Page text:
Wine news September 23, 2016

The Wall Street Journal travels to the Willamette Valley in Oregon. "This DIY philosophy is part of the fabric of the Willamette Valley wine community, going back to its beginnings in the mid-1960s and early ’70s, when a group of vintners decided to try growing Pinot Noir in the inhospitable, rainy climate."

The Los Angeles Times reports that Temecula in Southern California is searching for respect. "Now a core group of Temecula winemakers is determined to challenge the longstanding belief that the region is only good for bachelorette limo tasting tours and subpar wine."

USA Today reports that global warming is helping French wine. "That's because warmer summers mean the fruit ripens quicker. So instead of October, the grapes can be harvested sometimes in September, which is more likely to be dry."

The Seattle Times says that the future of Washington wine is in the hands of the next generation. "In the past 40 years, Washington wineries have been run by people who came from somewhere else or were working at Boeing or Microsoft."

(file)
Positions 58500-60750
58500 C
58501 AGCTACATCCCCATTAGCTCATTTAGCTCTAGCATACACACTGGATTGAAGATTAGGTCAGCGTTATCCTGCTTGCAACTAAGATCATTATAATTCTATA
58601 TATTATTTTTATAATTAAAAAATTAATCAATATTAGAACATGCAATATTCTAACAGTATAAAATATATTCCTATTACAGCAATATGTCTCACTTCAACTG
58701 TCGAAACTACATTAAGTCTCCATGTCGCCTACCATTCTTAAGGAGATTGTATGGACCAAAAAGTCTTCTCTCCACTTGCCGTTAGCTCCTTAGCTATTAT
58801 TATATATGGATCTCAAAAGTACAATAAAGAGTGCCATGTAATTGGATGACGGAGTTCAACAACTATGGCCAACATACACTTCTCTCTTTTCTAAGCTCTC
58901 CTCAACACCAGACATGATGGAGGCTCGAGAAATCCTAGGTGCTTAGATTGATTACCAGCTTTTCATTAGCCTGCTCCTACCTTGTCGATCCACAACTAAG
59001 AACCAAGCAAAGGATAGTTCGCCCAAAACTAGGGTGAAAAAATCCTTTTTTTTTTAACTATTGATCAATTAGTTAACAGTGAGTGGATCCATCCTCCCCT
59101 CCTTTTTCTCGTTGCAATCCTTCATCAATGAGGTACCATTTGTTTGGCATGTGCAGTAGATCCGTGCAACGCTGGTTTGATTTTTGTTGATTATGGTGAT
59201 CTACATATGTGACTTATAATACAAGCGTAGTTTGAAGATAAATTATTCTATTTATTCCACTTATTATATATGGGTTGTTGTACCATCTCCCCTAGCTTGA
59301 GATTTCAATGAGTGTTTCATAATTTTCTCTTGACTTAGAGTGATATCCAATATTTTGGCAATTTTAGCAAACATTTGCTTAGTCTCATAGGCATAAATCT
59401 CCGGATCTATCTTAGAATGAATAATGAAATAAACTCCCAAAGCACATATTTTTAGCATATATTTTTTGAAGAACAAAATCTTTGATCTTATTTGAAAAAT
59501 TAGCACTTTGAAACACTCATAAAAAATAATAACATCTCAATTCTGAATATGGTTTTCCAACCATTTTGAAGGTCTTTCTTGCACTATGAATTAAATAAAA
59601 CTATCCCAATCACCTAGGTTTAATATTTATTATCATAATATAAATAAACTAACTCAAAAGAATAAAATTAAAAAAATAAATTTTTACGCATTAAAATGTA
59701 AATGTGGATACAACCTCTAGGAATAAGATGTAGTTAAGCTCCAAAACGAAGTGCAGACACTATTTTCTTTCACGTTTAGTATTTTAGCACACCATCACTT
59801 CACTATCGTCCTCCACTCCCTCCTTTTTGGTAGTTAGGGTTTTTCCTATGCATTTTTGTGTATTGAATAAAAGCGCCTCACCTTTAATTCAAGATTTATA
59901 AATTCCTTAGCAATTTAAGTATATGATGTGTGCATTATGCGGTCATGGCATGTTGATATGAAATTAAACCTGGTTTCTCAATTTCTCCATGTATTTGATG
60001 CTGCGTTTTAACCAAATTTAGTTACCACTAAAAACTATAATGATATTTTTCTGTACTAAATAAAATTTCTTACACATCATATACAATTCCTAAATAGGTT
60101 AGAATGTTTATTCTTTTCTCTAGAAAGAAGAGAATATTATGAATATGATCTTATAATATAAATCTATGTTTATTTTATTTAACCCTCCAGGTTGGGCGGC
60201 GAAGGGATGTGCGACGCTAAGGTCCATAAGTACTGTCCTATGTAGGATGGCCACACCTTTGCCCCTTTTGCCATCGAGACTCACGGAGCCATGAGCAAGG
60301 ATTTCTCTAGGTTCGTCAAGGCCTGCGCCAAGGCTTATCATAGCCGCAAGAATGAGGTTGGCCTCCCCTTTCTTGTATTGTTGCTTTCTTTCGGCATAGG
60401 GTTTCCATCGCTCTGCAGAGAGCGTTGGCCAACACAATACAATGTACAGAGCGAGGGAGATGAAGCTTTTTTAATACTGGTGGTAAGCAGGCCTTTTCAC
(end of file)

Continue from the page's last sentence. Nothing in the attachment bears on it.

The Spectator on the no-nonsense greatness of Australian wine. "Any Australian who admits to not having convict ancestors loses caste."

SFGate on Napa where modern American wine began. "Napa Valley has long been farm-land. It just wasn’t always vineyards. Once, its principal outputs were prunes and walnuts."

Haaretzon what Israel must do to become a wine superpower. “Israelis are not big wine drinkers compared to people in the rest of the world, especially Europe and the United States,” he says."

Punch explores off-dry Riesling. "But what if German winemakers stopped being so precise and made riesling that landed in the middle, with the best attributes of both dry and fruity wines?"